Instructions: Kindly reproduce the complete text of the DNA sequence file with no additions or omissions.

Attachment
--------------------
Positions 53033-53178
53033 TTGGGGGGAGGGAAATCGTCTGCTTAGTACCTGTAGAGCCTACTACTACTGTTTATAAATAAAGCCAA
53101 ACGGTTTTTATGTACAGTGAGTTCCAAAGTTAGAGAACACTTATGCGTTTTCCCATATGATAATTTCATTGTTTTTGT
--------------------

Positions 53033-53178
53033 TTGGGGGGAGGGAAATCGTCTGCTTAGTACCTGTAGAGCCTACTACTACTGTTTATAAATAAAGCCAA
53101 ACGGTTTTTATGTACAGTGAGTTCCAAAGTTAGAGAACACTTATGCGTTTTCCCATATGATAATTTCATTGTTTTTGT